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Commentary

Being the Government Means Never Having to Say You’re Sorry


     
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The apology of Richard Clarke, the chief counterterrorism adviser to the Clinton and Bush administrations, for the U.S. government’s failure to protect its citizens on September 11 starkly contrasts with the U.S. government’s standard operating procedure. Sitting government officials, whether in Democratic or Republican administrations, rarely apologize for any transgressions of the state, no matter how grievous.

For example, the Clinton Justice Department never officially apologized to Richard Jewel, the man wrongly accused of bombing the Atlanta Olympics in 1996. More recently, several juveniles incarcerated in the U.S. government’s maximum security prison in Guantanamo, Cuba were released with a mere private apology after years of captivity with no charges ever being filed against them. Similarly, five British citizens were also released after being detained at the same facility for two years without being charged. Instead of the appropriate response of dropping to his knees, apologizing to them profusely and asking their forgiveness, Secretary of Defense Donald Rumsfeld, at a Pentagon news conference, referred to their experience with totalitarian-like treatment in the following derisive way: “So they get interrogated for a couple of years. Then at some point you say we think we got what we need out of this crowd—five people—and let’s move them along.”

Both the Clinton and Bush administrations owe the American public an apology for the September 11 attacks, but officials from both have noticeably refused to do so. The most obvious avoidance of responsibility was by none other than Rumsfeld. In the wake of Clarke’s apology, Rumsfeld, on PBS’s Lehrer NewsHour with Jim Lehrer, was asked whether he failed in the lead-up to September 11. His response was the rambling bureaucratic defense that his department was concerned with only combating external threats, not terrorists who infiltrate the country and attack it from within. However, published reports indicate that prior to September 11, the Department of Defense intercepted message traffic that would have provided some warning of the attacks if it had been translated promptly. That episode is one of the most damning indictments of government failure prior to September 11.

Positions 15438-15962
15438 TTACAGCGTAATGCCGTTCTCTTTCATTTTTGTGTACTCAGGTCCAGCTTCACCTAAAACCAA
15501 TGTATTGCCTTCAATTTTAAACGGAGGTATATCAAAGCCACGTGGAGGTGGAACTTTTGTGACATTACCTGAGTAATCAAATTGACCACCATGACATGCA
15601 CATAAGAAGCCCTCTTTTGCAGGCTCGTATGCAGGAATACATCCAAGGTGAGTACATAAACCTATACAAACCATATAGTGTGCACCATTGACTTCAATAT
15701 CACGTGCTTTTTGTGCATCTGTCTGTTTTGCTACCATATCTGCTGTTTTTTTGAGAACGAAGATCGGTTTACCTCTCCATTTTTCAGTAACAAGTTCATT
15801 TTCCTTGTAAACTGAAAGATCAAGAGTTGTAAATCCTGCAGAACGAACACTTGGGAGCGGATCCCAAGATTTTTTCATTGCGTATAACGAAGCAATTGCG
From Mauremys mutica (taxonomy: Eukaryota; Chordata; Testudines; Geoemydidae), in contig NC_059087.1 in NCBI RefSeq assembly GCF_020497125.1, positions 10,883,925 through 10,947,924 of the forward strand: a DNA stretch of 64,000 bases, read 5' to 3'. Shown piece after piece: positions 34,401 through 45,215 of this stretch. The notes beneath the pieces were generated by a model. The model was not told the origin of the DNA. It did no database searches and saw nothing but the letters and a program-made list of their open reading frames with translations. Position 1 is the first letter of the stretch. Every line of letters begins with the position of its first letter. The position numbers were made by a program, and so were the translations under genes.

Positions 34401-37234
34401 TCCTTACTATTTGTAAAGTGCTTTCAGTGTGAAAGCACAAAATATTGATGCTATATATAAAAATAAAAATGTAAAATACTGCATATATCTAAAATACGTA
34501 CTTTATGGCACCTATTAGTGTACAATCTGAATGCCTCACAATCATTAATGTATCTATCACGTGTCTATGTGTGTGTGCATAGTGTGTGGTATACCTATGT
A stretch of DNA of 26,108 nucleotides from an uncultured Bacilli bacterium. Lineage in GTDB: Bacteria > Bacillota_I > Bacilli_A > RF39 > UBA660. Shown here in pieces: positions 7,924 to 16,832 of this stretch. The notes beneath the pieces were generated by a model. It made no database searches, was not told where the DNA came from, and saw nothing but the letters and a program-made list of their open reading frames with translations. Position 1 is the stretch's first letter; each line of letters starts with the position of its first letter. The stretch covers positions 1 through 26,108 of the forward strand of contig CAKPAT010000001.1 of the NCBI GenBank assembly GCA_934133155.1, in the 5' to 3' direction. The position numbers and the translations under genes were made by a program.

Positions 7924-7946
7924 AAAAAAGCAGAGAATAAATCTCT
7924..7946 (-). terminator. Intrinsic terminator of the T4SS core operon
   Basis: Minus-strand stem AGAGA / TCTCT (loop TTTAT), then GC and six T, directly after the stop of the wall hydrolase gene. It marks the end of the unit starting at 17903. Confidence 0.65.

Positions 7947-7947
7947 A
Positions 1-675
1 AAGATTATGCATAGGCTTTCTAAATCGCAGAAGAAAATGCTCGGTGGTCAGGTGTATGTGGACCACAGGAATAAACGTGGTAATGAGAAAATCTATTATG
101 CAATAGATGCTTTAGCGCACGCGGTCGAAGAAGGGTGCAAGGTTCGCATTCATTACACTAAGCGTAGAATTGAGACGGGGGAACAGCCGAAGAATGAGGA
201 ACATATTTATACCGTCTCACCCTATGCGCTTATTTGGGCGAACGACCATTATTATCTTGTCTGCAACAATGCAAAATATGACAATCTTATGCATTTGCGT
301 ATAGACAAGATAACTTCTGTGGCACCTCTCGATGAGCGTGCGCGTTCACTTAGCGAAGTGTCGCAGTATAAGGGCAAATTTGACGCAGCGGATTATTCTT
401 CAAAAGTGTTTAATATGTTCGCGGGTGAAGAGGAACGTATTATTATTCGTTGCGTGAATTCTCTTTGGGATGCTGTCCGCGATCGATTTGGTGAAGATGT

In an interview with CBS’s “60 Minutes,” Condoleeza Rice, President Bush’s National Security Adviser, also avoided apologizing for government failures before September 11. She said, “I don’t think that there is anyone who is not sorry for the terrible loss that these families endured, and, indeed, who doesn’t feel the deep tragedy that the country went through on September 11th. I do think it’s important that we keep focused on who did this to us, because, after all, this was an act of war.” Of course, Rice is trying to divert the American media and American public’s attention to a foreign enemy from their recent focus on the government’s failure to fulfill its number one reason for being—protecting its citizens. But you have to have been in a coma for the last three years not to have focused on the monsters that perpetrated the September 11 attacks. The government reminds us of it everyday. The terrorists killed many innocent people and need to pay the price for what they did. But that’s not the issue.